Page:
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What makes us feel better when we’ve lost someone we love?

Jeanne Sager

When Gina Kauffman needs her dad, she goes to her closet, opens the door and takes a whiff of his old pipe. It's been 25 years, and each time it's like going home and finding him sitting in the living room.

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Carolyn Simon keeps a daily planner from nearly a decade ago so she can go through old notes and appointments with her friend Holly. As she pages through it, she relives the reality of losing her best friend, but she relives her life too. Kauffman’s pipe and Simon’s planner are both what neuroscientists have dubbed linking objects, symbolic items that we hold onto after a loved one has gone.

These mementos serve different purposes throughout the grieving process, says Dr. David M Reiss, a psychiatrist with a private practice in San Diego, Calif., Boston, Mass. and New York City. In the earliest stages of grief, physical reminders of the deceased can help you acknowledge a loss, as they provided a direct connection to your loved one, reducing the trauma of loss. “At this point, a good linking object is anything that provides an emotional sense of connection with the lost one–but without engendering anger or fear,” Reiss says. “The most useful type and nature of the object really depends upon how the grieving individual processes emotions and sensations.” In later stages, as the bereaved moves toward acknowledging the loss in conjunction with the need to move on, Reiss says linking objects take on a new purpose. “The object should be able to trigger both sadness and positive feelings, feelings that do not cancel each other out, deny the loss or lead to anguish, but foster a confidence in being able to tolerate sadness and forward-looking optimism at the same time,” he says.

Choosing the objects we cling to after a loss can be more complicated than simply grabbing something, but it also doesn’t have to be. “Finding your own personal linking object to a deceased loved one is extremely personal,” says Melissa Divaris Thompson, a licensed psychotherapist from New York City. “Perhaps it’s an object such as a necklace they always used to wear. Perhaps it is a cookbook that has written on pages and spills. Perhaps it’s their favorite book of poetry or art.” The things we hold onto are as unique as the people we are trying to hold onto. And yet there’s science that plays into what we choose to keep and the means by which they connect us to those who are gone. With some objects, touch is the thing that provides the link. As University of Iowa researchers posited in a study published in PLOS One in 2014, tactile information aids memory far more than auditory information. It’s why cuddling a teddy bear from your grandmother or holding her hairbrush in your hands can send you back in time.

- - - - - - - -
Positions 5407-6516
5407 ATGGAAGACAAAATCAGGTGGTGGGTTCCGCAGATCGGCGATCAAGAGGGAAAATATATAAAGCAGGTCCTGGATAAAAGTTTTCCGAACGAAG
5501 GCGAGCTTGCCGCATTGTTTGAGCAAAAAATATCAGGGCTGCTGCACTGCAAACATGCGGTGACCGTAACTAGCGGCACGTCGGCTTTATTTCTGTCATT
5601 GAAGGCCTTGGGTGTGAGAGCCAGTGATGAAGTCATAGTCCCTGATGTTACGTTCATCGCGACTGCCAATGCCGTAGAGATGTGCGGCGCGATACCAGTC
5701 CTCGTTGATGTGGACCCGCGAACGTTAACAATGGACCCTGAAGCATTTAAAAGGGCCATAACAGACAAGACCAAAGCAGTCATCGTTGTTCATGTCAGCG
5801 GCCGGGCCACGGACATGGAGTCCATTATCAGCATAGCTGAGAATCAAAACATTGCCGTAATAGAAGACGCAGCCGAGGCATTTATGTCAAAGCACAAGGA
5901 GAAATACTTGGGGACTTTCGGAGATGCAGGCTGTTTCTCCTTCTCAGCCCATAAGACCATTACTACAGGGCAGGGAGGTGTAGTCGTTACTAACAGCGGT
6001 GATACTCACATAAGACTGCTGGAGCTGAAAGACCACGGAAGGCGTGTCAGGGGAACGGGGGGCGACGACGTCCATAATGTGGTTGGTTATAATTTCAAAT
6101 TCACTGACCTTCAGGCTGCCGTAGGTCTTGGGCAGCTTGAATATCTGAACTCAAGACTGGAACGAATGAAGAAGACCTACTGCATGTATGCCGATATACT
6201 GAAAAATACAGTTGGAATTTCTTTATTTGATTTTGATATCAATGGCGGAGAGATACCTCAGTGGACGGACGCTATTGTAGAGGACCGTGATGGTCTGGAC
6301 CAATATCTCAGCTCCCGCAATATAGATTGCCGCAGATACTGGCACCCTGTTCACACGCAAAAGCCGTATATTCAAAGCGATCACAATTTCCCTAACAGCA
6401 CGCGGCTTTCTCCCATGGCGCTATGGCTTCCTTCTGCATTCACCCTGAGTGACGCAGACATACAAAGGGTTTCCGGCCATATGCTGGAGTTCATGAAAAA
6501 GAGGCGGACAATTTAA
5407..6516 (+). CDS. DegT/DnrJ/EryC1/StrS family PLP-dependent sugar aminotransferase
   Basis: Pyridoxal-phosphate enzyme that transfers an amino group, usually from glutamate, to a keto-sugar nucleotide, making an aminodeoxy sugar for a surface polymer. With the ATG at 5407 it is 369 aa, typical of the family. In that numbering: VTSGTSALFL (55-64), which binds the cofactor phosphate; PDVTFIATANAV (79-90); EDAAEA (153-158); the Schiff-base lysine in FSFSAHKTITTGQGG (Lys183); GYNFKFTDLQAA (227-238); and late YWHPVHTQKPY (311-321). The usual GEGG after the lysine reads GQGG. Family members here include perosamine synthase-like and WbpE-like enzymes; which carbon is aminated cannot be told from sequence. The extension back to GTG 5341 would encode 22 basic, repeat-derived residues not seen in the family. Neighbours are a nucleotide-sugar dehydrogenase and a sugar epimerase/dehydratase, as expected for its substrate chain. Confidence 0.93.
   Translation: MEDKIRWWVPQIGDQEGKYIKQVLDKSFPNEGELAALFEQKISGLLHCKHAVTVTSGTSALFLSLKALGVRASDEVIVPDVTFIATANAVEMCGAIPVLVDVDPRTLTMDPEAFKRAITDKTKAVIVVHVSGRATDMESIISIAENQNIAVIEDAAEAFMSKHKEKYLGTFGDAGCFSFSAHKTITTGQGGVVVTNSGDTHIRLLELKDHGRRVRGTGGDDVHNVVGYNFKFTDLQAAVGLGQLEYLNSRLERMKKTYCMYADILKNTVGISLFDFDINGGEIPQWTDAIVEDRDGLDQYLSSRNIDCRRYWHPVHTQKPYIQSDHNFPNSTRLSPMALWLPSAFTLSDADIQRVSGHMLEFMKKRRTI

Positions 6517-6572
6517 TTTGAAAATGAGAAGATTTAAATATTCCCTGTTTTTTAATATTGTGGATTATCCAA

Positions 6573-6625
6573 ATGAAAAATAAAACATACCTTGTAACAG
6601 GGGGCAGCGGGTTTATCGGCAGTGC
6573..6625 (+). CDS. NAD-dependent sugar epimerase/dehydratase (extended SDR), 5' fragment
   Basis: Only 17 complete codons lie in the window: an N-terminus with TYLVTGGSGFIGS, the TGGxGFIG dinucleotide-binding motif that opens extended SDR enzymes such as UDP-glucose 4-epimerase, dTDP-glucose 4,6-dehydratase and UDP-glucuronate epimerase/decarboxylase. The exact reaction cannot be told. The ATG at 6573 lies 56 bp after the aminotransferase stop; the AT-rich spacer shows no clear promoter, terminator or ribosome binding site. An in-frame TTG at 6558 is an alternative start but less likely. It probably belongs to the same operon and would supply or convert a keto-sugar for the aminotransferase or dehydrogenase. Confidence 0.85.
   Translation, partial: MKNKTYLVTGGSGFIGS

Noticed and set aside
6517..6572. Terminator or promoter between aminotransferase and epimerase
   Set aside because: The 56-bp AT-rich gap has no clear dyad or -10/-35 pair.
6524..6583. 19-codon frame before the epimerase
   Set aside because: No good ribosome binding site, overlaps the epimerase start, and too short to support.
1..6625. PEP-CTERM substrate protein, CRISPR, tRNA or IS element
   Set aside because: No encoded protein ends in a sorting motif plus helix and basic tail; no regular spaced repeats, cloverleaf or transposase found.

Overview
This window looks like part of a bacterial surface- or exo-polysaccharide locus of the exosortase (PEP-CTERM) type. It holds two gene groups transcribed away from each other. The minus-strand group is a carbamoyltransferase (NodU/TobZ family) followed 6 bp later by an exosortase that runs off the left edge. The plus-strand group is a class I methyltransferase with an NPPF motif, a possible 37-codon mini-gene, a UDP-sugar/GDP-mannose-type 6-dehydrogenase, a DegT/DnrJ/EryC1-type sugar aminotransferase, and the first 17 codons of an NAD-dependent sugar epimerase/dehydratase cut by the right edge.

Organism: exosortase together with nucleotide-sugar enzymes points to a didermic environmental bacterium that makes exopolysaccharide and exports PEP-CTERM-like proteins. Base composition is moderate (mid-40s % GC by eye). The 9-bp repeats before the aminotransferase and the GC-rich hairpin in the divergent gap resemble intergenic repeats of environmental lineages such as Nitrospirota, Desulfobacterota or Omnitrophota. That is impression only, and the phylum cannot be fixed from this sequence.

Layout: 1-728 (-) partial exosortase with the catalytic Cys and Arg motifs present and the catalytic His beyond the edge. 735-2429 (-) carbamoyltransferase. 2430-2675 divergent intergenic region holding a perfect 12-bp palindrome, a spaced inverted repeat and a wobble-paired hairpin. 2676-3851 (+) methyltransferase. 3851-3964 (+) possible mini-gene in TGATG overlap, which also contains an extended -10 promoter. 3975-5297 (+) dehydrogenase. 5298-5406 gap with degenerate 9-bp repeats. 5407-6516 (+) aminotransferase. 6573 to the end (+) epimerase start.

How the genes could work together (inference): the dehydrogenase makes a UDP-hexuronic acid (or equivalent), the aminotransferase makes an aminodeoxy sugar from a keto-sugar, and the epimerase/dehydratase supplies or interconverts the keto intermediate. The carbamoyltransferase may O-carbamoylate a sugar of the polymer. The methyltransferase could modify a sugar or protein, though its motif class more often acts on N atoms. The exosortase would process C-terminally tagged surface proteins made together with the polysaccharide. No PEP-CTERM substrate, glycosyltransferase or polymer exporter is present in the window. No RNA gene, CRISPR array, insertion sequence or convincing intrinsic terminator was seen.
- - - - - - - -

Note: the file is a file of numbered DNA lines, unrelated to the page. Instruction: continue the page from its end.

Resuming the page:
Items that hold a scent, meanwhile, work in conjunction with odor-evoked memory. Researchers from the Danish Aarhus University posited in a 2014 study that objects tied to one particular memory—such as your dad smoking his pipe in his chair—provide more salient cues for our memory than other objects. In another study from 2016, Brown University researchers found that smell can trigger strong, emotional memories and produce elevated activity in the brain areas strongly linked to emotion and memory. When tied to the grieving process, scents can be painful for some but extremely soothing for others. Other linking objects are not objects at all, Reiss says. They can be experiences—cooking a favored dish, listening to a favorite song, saving a voicemail message. What’s important isn’t what you hold onto, the experts say, but how it makes you feel as you navigate your grief. “The linking object should evoke a sense of happiness or nostalgia. Of course, there may be sadness also, but a linking object is usually one that relates to a good memory,” Davaris Thompson notes. “A linking object should be something that you either place somewhere you can see it or hold onto it for sentimental reasons or to pass down to someone else when the time is right,” she says. “If you want to tuck away your linking object because it makes you feel negatively (besides some sadness which is to be expected) it may not be the right item for you.”

That said, experts caution against clinging too hard to items from our loved ones. “You may want to ask yourself, why do I want this object/piece of clothing/book?” Davaris Thompson says. “Does it bring me some peace having it around? Does it serve as a nice reminder of the deceased person? When I look at it, how do I feel inside? When you can’t let go, you notice want to hold onto everything.” A good rule of thumb comes from Reiss: “A linking object should be a comforting aid that can be called on at certain times, but not the object of obsession or rigid ritual.” And if you don’t feel connected to your loved one when you pull out something you’ve saved, but you still want to keep it around, that’s OK. Linking items are personal, and as long as you get a feeling of comfort from having it around, you’ve made the right choice.

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Physical reminders of the deceased can help reduce the trauma of loss.

Jeanne Sager

What’s important isn’t what you hold onto, but how it makes you feel as you navigate your grief.

Jeanne Sager

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